During his cross-examination of Gale, defense counsel asked, "Why didn't you say to her Honor and the jury yesterday, `I don't remember any dates. I just remember certain events'?" This question was excluded. The defendant contends that its exclusion denied him the right of reasonable cross-examination.
The scope of cross-examination rests largely in the discretion of the judge. Commonwealth v. Aronson, 330 Mass. 453 , 458-459 (1953). No abuse of this discretion has been shown. Even if there had been error in excluding this question, the defendant would not have been prejudiced because the substance of the question, that Gale could not remember specific dates, was thoroughly covered in several other questions. See Commonwealth v. Baker, 346 Mass. 107 , 119-120 (1963).
Gale testified that she had seen the defendant burn O'Sullivan's driver's license, a picture of a woman holding O'Sullivan, and a picture of O'Sullivan holding a woman near a beach. A copy of the picture of a woman holding O'Sullivan was admitted as an exhibit. Margaret O'Sullivan, the victim's wife, identified the exhibit. During direct examination of Mrs. O'Sullivan, the prosecutor asked what other pictures were taken that day. The defendant excepted to the allowance of this question. Mrs. O'Sullivan testified that a photograph of O'Sullivan holding her was taken on that day and that it was missing from her photograph collection. The prosecutor asked Mrs. O'Sullivan what was in the background of the missing picture. Defense counsel excepted. Mrs. O'Sullivan testified that a beach was in the background. The defendant argues that he was unable to cross-examine Mrs. O'Sullivan effectively because some of the photographs referred to in her testimony were unavailable for his inspection.
The primary fact which the prosecution sought to prove at this point was the robbery of O'Sullivan's wallet. Evidence that Hoffer had pictures of O'Sullivan in his possession tended to confirm that he had stolen the wallet containing them. Evidence concerning the defendant's possession of the photograph admitted as an exhibit and Mrs. O'Sullivan's identification of that photograph had already been presented. Thus, even if the admission of evidence concerning the missing photograph were error, this evidence was merely cumulative and its admission does not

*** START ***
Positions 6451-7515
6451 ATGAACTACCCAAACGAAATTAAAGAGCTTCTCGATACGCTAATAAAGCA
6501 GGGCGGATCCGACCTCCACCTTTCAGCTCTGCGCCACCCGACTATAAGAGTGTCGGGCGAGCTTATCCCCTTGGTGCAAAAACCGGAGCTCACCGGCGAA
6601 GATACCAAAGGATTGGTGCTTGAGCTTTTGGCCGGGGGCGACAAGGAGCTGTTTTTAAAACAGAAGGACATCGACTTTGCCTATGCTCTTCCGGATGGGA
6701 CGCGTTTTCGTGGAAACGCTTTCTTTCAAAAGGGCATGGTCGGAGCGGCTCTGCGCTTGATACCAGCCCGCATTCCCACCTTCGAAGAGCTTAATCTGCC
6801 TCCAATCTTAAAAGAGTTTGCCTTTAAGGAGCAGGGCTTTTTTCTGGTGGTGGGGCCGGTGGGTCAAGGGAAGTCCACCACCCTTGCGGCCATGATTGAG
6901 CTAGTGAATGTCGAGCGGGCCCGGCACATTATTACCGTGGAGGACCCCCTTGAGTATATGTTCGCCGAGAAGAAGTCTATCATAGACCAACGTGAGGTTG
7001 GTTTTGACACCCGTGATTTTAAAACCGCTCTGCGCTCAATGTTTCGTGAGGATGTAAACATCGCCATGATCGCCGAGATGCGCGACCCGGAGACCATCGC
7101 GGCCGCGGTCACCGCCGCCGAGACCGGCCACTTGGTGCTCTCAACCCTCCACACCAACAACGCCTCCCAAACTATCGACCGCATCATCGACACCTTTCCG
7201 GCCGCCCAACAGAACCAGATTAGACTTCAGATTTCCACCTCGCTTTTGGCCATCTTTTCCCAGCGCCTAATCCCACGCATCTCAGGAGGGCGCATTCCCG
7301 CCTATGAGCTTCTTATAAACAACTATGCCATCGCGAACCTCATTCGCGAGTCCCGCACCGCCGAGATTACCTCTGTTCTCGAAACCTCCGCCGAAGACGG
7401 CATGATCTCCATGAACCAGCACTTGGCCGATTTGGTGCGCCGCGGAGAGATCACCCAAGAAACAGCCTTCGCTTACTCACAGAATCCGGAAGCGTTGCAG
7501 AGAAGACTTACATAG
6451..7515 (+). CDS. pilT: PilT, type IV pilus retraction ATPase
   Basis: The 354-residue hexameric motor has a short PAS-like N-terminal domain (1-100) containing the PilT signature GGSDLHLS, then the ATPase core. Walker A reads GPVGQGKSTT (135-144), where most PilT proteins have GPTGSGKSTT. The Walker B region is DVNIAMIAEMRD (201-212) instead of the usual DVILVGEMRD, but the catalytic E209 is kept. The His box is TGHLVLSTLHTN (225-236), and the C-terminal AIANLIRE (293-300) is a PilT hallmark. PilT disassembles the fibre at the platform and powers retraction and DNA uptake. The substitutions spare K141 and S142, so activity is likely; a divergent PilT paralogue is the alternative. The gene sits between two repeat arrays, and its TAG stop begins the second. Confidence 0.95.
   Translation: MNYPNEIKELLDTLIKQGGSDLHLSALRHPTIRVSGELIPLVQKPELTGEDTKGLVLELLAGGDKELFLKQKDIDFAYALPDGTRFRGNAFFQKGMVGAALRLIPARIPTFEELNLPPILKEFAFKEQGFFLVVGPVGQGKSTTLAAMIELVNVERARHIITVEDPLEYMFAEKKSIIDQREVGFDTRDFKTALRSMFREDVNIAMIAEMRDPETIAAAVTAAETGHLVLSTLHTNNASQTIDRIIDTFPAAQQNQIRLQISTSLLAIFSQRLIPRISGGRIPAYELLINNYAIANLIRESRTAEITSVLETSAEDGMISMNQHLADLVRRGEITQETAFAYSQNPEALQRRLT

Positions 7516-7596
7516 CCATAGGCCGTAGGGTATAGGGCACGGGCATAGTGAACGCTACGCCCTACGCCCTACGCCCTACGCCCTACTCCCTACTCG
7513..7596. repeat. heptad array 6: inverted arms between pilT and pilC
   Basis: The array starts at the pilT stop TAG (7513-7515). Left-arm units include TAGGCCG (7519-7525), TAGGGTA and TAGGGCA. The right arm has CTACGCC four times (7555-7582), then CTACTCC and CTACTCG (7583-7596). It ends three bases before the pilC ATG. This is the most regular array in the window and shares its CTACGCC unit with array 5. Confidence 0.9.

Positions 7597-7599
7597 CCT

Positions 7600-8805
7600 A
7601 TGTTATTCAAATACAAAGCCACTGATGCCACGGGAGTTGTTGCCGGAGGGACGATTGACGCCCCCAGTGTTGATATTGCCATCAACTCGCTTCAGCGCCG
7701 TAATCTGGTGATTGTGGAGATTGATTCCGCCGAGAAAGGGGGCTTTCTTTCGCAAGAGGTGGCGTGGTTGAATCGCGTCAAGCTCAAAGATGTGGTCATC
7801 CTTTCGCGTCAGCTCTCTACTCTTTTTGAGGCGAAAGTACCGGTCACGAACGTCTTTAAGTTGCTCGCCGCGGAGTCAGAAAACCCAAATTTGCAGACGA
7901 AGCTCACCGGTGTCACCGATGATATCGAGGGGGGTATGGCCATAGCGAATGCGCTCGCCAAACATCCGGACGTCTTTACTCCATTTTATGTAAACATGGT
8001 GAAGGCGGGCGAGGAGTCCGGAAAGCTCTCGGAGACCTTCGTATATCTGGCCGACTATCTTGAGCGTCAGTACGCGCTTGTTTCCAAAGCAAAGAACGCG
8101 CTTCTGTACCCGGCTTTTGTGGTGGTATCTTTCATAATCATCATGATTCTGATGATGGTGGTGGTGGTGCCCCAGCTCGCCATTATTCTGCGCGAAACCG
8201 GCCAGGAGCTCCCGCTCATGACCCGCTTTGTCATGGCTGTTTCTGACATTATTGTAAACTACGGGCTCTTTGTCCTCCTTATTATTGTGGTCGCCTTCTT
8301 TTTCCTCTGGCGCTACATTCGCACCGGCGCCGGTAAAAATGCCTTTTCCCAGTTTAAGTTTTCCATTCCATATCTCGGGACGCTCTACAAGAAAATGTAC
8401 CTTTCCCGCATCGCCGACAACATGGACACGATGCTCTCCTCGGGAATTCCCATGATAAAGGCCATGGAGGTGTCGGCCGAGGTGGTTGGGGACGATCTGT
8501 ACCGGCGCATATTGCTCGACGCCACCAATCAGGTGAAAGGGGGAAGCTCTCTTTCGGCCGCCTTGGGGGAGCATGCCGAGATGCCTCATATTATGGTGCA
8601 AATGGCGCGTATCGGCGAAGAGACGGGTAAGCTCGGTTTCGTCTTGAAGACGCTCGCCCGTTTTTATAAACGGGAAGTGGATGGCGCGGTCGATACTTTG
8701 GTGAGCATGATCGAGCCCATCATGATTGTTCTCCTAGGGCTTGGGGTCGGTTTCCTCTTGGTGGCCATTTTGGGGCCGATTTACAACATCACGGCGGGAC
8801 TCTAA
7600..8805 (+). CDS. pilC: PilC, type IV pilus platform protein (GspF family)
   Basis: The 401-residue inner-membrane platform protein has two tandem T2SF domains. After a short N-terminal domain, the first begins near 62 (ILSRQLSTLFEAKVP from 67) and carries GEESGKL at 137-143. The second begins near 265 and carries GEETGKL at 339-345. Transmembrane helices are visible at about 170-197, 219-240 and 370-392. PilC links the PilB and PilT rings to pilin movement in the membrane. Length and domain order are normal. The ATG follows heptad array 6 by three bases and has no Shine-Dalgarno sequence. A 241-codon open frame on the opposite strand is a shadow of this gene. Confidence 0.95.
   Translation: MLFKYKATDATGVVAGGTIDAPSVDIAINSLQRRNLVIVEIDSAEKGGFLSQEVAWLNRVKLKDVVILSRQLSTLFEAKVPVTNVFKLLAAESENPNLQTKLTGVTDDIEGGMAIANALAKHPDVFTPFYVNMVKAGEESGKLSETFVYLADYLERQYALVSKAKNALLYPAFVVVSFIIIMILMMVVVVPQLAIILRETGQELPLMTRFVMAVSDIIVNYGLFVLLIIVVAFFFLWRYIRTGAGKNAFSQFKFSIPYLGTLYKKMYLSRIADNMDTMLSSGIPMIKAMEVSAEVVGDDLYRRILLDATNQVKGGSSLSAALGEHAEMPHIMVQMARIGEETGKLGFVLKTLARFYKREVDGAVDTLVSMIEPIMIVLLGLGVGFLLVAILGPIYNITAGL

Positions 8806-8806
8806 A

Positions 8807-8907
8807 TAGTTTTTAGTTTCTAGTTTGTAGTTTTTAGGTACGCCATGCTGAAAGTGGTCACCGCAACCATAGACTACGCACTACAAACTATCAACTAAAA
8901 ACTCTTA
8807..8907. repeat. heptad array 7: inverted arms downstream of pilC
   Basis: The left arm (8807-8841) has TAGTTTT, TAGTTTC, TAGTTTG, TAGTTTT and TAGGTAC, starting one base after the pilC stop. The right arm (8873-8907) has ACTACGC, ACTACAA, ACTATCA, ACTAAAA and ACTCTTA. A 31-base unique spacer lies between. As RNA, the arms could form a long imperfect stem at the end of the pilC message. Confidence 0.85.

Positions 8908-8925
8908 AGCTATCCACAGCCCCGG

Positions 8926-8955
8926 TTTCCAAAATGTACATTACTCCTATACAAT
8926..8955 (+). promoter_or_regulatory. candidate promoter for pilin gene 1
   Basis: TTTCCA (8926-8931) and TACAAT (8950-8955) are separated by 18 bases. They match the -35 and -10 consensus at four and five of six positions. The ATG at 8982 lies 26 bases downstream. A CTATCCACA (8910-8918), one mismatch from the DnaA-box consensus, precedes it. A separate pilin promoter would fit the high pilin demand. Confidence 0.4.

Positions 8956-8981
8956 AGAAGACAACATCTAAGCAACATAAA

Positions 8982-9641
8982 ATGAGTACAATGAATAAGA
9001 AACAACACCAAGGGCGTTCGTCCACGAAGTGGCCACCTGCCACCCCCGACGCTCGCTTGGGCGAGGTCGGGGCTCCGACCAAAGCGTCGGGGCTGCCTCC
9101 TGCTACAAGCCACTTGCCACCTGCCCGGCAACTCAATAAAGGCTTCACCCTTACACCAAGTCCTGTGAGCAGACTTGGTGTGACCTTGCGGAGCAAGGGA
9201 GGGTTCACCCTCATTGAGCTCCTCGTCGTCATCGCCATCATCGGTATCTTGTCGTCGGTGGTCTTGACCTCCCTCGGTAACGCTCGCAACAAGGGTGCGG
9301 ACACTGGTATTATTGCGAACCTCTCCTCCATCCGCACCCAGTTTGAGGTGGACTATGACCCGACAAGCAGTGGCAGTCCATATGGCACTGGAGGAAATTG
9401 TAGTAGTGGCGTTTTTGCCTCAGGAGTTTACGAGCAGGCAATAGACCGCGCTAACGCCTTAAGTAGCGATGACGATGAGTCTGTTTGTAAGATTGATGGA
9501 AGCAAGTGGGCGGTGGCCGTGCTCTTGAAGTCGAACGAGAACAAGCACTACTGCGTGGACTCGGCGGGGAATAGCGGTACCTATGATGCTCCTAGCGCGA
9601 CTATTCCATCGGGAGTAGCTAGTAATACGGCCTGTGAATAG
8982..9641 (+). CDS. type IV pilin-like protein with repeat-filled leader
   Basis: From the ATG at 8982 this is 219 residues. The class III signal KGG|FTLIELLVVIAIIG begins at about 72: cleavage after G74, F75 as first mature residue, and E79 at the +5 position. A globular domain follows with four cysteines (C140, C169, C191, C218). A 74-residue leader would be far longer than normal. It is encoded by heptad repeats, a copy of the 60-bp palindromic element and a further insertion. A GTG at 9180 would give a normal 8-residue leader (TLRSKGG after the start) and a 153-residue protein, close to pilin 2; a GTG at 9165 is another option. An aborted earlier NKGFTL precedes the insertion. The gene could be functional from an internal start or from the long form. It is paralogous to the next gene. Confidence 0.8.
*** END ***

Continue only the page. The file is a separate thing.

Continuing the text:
constitute prejudicial error. See Commonwealth v. Rawlins, 352 Mass. 293 , 295 (1967).
3. Scope of Redirect.
During cross-examination of Gale, defense counsel asked questions concerning specific portions of her November, 1975, statement to the police, her July, 1976, statement, and her August, 1976, grand jury testimony. The general purpose of this questioning was to demonstrate that Gale had lied on several occasions in the past. During redirect, the prosecutor explored all three statements in detail in an attempt to explain the circumstances of the lies and to demonstrate that the statements were generally consistent with each other and with Gale's direct testimony. The defendant argues that this testimony was improperly admitted because it exceeded the scope of cross-examination and because there was no claim of bias or recent contrivance which would warrant the admission of prior consistent statements.
A. The purpose of redirect examination is to explain or rebut adverse testimony or inferences developed during cross-examination. Commonwealth v. Smith, 329 Mass. 477 , 479-481 (1952). The subject matter of the statements and the grand jury testimony was opened up on cross-examination, and therefore an exploration of them on redirect was clearly within the scope of cross-examination.
Further, even if the redirect examination had exceeded the scope of cross-examination, the judge has discretion to allow or limit redirect concerning matters not touched on in cross-examination. Commonwealth v. Cadwell, 374 Mass. 308 , 314 (1978). Commonwealth v. Smith, supra at 479. See Commonwealth v. Binkiewicz, 342 Mass. 740 , 758 (1961). There was no abuse of discretion.
B. In general, prior consistent statements may be admitted to rehabilitate a witness only when a claim of bias or recent contrivance is made. Wilson v. Jeffrey, 328 Mass. 192 , 194 (1951). Commonwealth v. Tucker, 189 Mass. 457 , 479-485 (1905). No such claim was made in the present case. However, the prior consistent statements were contained in